The way the world turned on Russell Westbrook in the postseason was almost shocking. Actually, not “almost.” It was completely, entirely stunning. And dumb.
A player that during the regular season almost everyone agreed was maybe the real MVP of a 55-win division champion went from a blossoming superstar into a target that mediatypes zeroed in on. After the Thunder’s exit in the Western Conference Finals to the Mavericks, there were actually debates and discussion that — and I still can’t believe this — asked, “Should the Thunder trade Russell Westbrook?”
Yeah, trade a 22-year-old point guard that made the All-Star team and was named second-team All-NBA in his third season and is maybe just now starting to realize his potential. Yeah, trade the point guard that finished the season averaging 21.9 points and 8.2 assists per game with a PER of 23.6, which was eighth in the league and better than the MVP Derrick Rose. Yeah, trade the point guard that’s part of Sam Presti’s overall long-term plan that helped push one of the league’s youngest rosters to the Western Finals, averaging 24 points, six assists and five rebounds a game.
Yeah, trade that guy.
Regardless, somehow a manufactured trade rumor surfaced that Westbrook for Chris Paul had potential. In reality, this deal was never anything more than pure speculation on the part of overreactive media members and emotional fans having a party with the Trade Machine, but it gained enough traction for Hornets general manager Dell Demps to address. From the Times-Picayune:
“Sam Presti and I, our offices used to be right next to each other, so we still text each other all the time, and I can assure you that has not been a conversation we’ve had,” Demps said, reportedly cracking a smile.
And if you asked Sam Presti, he probably wouldn’t even answer you about this fabricated rumor. (Actually knowing Sam Presti he’d be incredibly vague and say something like, “We always looking at options to improve and enhance our roster, but I’m not going to comment publicly about any discussions we’ve had with other teams. But Russell is definitely part of our long-term plans.” Which is Presti saying, “No, you idiot.)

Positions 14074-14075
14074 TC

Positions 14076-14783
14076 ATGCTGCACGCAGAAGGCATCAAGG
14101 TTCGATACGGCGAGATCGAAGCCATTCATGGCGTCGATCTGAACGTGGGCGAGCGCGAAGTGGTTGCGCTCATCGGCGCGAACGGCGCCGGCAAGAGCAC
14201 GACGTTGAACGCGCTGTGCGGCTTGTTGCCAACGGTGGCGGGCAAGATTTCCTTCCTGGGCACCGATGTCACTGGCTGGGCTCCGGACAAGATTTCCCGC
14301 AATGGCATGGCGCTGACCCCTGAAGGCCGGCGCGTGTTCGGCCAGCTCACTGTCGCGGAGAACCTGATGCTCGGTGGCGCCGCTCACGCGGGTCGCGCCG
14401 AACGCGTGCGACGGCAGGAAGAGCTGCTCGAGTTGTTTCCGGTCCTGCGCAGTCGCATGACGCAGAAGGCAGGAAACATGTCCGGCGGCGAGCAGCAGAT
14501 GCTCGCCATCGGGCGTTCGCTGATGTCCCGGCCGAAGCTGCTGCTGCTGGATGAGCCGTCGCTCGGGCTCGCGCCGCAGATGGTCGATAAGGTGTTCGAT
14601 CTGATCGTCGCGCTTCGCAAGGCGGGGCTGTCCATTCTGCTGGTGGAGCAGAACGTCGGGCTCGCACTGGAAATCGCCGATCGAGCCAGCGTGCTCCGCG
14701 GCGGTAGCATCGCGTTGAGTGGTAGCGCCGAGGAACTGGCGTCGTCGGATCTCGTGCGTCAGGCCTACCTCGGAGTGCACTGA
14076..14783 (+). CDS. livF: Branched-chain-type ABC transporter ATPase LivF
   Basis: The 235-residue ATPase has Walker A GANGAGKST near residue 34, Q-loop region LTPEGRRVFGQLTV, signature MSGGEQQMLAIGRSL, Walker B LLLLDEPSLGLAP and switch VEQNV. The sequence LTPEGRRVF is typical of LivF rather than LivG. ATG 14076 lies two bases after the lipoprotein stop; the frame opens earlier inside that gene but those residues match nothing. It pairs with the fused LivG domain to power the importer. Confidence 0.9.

The fact this is even a story to the point Demps was asked about it is incredible. You can’t slow down the monster that was created by people bashing Westbrook during the playoffs and it’s gotten to the point where actual GMs are being quizzed. Oklahoma City isn’t trading Russell Westbrook. He’s almost assuredly getting an extension with the Thunder July — likely for near the league maximum — and is a key part of the Thunder’s blueprint to build a winner.
Someday, the basketball world (which includes some right here in OKC) will realize how special Westbrook is. Is he a true point guard? No. Does he need to be? Heck no. He is what he is: an out-of-this-world guard who averaged 24 points, five rebounds and six assists in the playoffs.
And he’s not going anywhere.
Even if Kevin Durant is unhappy with his relationship with Westbrook, Presti isn’t the type to overreact. These guys are young. They’re growing together, experiencing things for the first time as a group. There were some tough moments in the playoffs. And if it came to Durant being ruffled about Westbrook, Presti isn’t going to just give up right there. First, Westbrook’s way, way too good and secondly, Presti understands these guys are young and still in a lot of ways, immature. There’s a lot of time to move past any kind of chemistry hiccup.
Again, 22 years old. Twenty-two. Westbrook wants to be in OKC. The team wants him in OKC and its about to prove it by ponying up the dollars. Everyone loves a good swap and trade rumors are fun. But if the Hornets are looking to deal Paul for someone before he becomes a free agent in 2012, Demps need not call Presti. Because there’s nothing to talk about.